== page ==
Japan is about to begin its Golden Week holidays, which started out as a collection of holidays that happened to fall near each other, such as the old Showa Emperor’s birthday and Constitution Memorial Day. Movie theatres realized this was a great marketing opportunity, and they started promoting “Golden Week” as the perfect time to take the family out to see a movie. Most Japanese use the long holidays to travel abroad (if you see a ton of Japanese tourists this week, you’ll know why), or to return home and visit their parents. But this year is special: it’s a “Monster Golden Week” that’s two days longer than normal due to the Imperial Era changeover from Heisei to Reiwa. It’s actually a problem for companies like J-List, since most of our suppliers will be closed down for the entire 10 days and all banks will be closed. (Don’t worry, we’ve built up tons of extra stock of our popular products.)
It’s interesting to look at work life in Japan and compare it to other countries. Obviously the Japanese work a lot, which is in part due to expectations of the ganbarimasu! (“I will do my best!”) work culture here, but also willingly provided by workers, who actually like to work and build their company’s future success, and receive a piece of it. But things have changed quite a bit in recent decades. The Japanese currently enjoy 17 national holidays each year, compared with around 12 in the UK and Germany and 13 in the U.S. (These numbers vary quite a lot by region.) As I discussed in my post answering questions about work culture in Japan, the Japanese government does a good job of setting fair work standards, and even has a new policy called 働き方改革 (Work Style Reform) in which companies will face fines if workers don’t take a reasonable amount of paid time off. Another big change in Japan’s work culture has been the freeing of Saturdays. When I came to Japan in 1991, I was surprised to see most employees going off to their jobs on Saturdays to work, but this practice has completely disappeared, along with Saturday school attendance by students in public schools.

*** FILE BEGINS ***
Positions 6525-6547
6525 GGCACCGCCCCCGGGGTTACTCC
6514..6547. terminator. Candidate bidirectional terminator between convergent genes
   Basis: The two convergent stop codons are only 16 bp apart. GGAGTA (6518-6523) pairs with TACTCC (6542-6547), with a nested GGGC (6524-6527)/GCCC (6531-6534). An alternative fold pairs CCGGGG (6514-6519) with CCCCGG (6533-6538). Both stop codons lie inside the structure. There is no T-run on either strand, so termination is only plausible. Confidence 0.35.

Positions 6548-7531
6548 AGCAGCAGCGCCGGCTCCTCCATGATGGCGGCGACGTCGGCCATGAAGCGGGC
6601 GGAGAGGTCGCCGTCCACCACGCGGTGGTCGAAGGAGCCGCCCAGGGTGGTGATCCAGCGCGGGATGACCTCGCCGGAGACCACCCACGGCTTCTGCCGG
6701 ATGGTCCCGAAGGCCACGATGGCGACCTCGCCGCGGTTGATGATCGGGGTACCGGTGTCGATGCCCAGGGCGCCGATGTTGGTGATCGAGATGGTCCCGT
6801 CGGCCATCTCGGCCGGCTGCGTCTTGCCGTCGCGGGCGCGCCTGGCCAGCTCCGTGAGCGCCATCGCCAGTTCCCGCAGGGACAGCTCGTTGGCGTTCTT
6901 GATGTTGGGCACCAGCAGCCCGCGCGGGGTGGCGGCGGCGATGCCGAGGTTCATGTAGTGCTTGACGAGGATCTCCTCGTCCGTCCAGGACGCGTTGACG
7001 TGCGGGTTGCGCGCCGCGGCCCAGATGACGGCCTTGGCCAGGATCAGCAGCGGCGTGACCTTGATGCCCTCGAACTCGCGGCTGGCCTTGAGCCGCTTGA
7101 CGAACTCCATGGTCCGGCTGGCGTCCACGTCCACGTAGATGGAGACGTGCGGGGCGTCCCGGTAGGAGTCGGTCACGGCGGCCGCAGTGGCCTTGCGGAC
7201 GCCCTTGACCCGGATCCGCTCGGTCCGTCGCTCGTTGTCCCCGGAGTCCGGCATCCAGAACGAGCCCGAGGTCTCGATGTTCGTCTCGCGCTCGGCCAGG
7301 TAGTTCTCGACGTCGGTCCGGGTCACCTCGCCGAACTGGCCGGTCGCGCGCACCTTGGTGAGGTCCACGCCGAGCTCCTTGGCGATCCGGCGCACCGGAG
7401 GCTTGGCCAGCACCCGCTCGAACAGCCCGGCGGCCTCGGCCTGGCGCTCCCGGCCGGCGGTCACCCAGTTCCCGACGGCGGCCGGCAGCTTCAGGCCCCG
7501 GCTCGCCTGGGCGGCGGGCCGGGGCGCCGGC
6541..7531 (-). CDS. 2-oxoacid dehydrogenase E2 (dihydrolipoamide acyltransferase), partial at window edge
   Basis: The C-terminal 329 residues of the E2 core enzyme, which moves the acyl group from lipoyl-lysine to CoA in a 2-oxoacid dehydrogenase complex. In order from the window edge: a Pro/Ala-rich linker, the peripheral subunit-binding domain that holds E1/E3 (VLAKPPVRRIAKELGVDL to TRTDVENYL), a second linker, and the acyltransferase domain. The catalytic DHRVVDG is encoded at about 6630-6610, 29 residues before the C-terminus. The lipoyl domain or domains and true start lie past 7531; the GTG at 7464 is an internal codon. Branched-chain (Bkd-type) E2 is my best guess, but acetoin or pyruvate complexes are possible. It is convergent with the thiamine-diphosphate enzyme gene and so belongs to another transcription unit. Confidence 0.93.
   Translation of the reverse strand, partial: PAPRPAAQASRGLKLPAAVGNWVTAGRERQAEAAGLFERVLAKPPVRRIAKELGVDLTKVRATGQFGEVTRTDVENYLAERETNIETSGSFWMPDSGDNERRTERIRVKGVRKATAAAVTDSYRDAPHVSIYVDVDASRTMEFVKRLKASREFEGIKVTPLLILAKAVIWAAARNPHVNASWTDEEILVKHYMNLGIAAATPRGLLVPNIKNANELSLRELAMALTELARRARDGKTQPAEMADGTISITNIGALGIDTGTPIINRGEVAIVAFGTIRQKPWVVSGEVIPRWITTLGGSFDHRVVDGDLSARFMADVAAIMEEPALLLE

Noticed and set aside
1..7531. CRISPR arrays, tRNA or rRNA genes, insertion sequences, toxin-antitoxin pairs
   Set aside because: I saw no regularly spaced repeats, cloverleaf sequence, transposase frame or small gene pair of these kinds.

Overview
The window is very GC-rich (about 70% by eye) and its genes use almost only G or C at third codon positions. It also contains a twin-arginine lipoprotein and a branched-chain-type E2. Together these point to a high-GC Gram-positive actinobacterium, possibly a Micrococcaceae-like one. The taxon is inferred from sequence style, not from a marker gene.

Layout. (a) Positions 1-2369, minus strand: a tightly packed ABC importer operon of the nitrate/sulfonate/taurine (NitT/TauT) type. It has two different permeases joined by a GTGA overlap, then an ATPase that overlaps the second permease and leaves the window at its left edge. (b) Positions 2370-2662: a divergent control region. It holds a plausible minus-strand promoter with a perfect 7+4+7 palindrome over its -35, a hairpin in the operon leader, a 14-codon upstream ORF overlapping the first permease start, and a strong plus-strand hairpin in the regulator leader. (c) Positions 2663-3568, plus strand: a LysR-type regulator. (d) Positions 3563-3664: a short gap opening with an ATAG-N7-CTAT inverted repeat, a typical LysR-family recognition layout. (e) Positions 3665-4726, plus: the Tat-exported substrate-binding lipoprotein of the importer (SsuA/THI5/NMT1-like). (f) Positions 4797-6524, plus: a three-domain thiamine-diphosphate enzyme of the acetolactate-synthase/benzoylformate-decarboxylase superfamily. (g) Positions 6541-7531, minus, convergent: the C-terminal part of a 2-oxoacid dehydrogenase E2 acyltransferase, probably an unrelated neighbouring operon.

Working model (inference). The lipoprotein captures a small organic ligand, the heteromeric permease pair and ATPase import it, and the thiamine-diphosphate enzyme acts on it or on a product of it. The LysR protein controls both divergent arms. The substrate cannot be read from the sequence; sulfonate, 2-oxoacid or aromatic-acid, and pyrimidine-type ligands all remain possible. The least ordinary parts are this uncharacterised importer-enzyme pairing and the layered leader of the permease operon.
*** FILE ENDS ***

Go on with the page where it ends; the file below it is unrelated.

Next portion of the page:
Compare this with China, which has a culture of “996,” which means working from 9 am to 9 pm six days a week, which is a standard practice among many Chinese tech companies like Huawei and Alibaba. This kind of excessive importance placed on work above everything else was certainly a part of Japan during its high-growth phase of the 70s and 80s, but as Japan has matured, it was dialed back to something a lot more reasonable. As China’s growth normalizes in the coming decades, I’m sure it will also embrace a more reasonable work-life balance.
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We’ve got a unique sale this weekend for you all: the Last One Left sale, giving an instant discount on all products that are almost sold out, from anime figures to ‘ero toys’ and everything in between. browse the Last One Left sale products here!